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nodeos-standard

0.3.0 • Public • Published


NodeOS Standard Style

Simply a fork of Standard with different rules for the NodeOS team

npm version

No decisions to make. No .eslintrc, .jshintrc, or .jscsrc files to manage. It just works.

This module saves you (and others!) time in two ways:

  • No configuration. The easiest way to enforce consistent style in your project. Just drop it in.
  • Catch style errors before they're submitted in PRs. Saves precious code review time by eliminating back-and-forth between maintainer and contributor.

Install with:

npm install nodeos-standard

The rules

For a quick list of the rules, please refer to ESLint's recommended rules here.

The specific additions to these rules are as followed:

  • semicolons are optional
  • Unix style line breaks

Table of Contents

Install

The easiest way to use NodeOS Standard Style to check your code is to install it globally as a Node command line program. To do so, simply run the following command in your terminal (flag -g installs standard globally on your system, omit it if you want to install in the current working directory):

npm install nodeos-standard --global

Or, you can run this command to install nodeos-standard locally, for use in your module:

npm install nodeos-standard --save-dev

Node.js and npm are required to run the preceding commands.

Usage

After you've installed nodeos-standard, you should be able to use the nodeos-standard program. The simplest use case would be checking the style of all JavaScript files in the current working directory:

$ nodeos-standard
Error: Use NodeOS Standard Style
  lib/torrent.js:950:11: Expected '===' and instead saw '=='.

You can optionally pass in a directory (or directories) using the glob pattern. Be sure to quote paths containing glob patterns so that they are expanded by nodeos-standard instead of your shell:

$ nodeos-standard "src/util/**/*.js" "test/**/*.js"

Note: by default nodeos-standard will look for all files matching the patterns: **/*.js, **/*.jsx.

What you might do if you're clever

  1. Add it to package.json
{
  "name": "my-cool-package",
  "devDependencies": {
    "nodeos-standard": "*"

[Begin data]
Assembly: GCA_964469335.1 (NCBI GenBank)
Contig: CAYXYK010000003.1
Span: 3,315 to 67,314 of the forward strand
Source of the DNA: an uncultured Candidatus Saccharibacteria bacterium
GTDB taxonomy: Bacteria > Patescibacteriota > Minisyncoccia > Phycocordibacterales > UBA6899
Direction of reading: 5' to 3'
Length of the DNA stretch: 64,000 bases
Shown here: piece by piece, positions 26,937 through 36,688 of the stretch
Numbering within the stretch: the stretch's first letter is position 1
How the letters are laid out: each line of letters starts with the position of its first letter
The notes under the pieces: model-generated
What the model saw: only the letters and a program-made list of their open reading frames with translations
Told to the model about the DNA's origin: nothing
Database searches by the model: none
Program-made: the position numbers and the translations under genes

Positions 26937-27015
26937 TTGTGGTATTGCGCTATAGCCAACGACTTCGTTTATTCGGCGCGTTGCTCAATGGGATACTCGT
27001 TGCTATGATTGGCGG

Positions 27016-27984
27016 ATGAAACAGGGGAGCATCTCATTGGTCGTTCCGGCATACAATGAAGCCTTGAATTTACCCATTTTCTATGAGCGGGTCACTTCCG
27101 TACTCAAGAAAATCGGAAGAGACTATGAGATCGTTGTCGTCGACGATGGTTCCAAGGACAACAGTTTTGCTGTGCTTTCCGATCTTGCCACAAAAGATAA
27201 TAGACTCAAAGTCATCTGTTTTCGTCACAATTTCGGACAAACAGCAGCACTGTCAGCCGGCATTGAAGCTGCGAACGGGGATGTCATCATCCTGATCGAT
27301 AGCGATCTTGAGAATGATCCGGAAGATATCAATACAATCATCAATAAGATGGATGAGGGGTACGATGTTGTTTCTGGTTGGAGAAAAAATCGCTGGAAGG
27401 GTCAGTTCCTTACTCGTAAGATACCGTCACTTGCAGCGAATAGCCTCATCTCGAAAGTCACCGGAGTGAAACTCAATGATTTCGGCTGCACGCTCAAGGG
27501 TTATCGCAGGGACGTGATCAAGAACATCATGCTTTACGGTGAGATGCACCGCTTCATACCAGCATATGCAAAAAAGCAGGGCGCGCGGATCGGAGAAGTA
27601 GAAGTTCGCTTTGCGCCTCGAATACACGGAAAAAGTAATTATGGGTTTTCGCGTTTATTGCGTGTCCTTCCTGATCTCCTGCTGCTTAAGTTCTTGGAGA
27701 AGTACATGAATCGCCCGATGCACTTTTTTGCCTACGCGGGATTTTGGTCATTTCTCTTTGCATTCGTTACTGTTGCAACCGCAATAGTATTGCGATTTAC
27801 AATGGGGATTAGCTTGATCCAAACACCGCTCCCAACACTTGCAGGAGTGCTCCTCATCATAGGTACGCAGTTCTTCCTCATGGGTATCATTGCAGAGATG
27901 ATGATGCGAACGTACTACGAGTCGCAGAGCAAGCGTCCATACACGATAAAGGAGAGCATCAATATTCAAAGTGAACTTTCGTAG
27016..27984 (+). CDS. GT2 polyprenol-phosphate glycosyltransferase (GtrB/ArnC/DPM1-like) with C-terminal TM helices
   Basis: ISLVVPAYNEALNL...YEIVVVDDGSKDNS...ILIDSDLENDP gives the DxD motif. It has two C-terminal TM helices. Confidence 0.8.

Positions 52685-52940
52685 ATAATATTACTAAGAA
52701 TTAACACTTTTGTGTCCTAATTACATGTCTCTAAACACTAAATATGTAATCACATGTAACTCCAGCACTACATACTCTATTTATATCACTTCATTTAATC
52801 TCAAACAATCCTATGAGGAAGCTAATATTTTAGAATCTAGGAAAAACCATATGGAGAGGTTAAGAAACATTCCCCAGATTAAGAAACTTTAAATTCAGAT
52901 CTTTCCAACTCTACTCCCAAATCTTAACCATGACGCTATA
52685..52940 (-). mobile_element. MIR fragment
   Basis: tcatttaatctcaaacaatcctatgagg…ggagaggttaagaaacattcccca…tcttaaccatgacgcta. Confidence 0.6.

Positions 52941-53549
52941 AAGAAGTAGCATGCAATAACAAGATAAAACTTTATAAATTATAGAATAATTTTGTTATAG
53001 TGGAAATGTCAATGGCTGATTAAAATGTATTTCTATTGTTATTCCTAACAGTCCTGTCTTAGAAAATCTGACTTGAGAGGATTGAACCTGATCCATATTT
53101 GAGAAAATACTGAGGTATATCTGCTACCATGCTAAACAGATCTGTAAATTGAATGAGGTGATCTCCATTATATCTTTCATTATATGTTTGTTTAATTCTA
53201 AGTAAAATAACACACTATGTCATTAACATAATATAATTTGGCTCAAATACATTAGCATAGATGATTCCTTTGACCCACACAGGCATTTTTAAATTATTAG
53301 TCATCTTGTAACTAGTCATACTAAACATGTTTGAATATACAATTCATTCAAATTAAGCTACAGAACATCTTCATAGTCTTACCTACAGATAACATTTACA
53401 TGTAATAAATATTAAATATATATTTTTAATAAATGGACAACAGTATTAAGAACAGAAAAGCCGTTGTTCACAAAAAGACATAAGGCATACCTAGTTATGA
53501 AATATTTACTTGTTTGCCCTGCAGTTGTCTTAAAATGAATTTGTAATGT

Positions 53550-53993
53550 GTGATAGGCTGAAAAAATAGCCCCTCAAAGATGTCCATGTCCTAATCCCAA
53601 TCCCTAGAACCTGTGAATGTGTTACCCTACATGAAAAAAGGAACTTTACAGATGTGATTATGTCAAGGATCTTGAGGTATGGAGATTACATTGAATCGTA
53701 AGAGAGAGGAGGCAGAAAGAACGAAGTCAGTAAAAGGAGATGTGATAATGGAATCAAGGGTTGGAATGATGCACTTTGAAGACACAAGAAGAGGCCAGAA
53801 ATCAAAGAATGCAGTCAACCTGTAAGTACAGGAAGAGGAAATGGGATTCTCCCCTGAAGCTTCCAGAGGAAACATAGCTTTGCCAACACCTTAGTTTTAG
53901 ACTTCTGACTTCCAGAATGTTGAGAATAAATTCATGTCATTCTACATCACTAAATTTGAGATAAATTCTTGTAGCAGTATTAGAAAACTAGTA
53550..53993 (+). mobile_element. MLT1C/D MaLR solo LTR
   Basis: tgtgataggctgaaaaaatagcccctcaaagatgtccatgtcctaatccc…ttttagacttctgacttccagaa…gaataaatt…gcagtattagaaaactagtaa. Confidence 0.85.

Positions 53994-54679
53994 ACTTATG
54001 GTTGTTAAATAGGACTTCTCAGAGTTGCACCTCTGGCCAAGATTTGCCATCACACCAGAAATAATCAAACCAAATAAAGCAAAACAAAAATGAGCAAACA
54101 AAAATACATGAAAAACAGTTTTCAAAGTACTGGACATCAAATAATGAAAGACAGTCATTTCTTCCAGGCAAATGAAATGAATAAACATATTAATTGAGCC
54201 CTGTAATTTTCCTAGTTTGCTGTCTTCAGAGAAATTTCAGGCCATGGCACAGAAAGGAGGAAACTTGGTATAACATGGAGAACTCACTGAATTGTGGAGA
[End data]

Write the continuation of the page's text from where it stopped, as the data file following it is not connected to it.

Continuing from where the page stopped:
},
  "scripts": {
    "test": "nodeos-standard && node my-tests.js"
  }
}
  1. Check style automatically when you run npm test
$ npm test
Error: Use NodeOS Standard Style
  lib/torrent.js:950:11: Expected '===' and instead saw '=='.
  1. Never give style feedback on a pull request again!

How do I ignore files?

The paths node_modules/**, *.min.js, bundle.js, coverage/**, hidden files/folders (beginning with .), and all patterns in a project's root .gitignore file are automatically ignored.

Sometimes you need to ignore additional folders or specific minified files. To do that, add a nodeos-standard.ignore property to package.json:

"nodeos-standard"{
  "ignore": [
    "**/out/",
    "/lib/select2/",
    "/lib/ckeditor/",
    "tmp.js"
  ]
}

FAQ

How do I hide a certain warning?

In rare cases, you'll need to break a rule and hide the warning generated by nodeos-standard.

NodeOS Standard Style uses eslint under-the-hood and you can hide warnings as you normally would if you used eslint directly.

To get verbose output (so you can find the particular rule name to ignore), run:

$ nodeos-standard --verbose
Error: Use NodeOS Standard Style
  routes/error.js:20:36: 'file' was used before it was defined. (no-use-before-define)

Disable all rules on a specific line:

file = 'I know what I am doing' // eslint-disable-line

Or, disable only the "no-use-before-define" rule:

file = 'I know what I am doing' // eslint-disable-line no-use-before-define

Or, disable the "no-use-before-define" rule for multiple lines:

/* eslint-disable no-use-before-define */
console.log('offending code goes here...')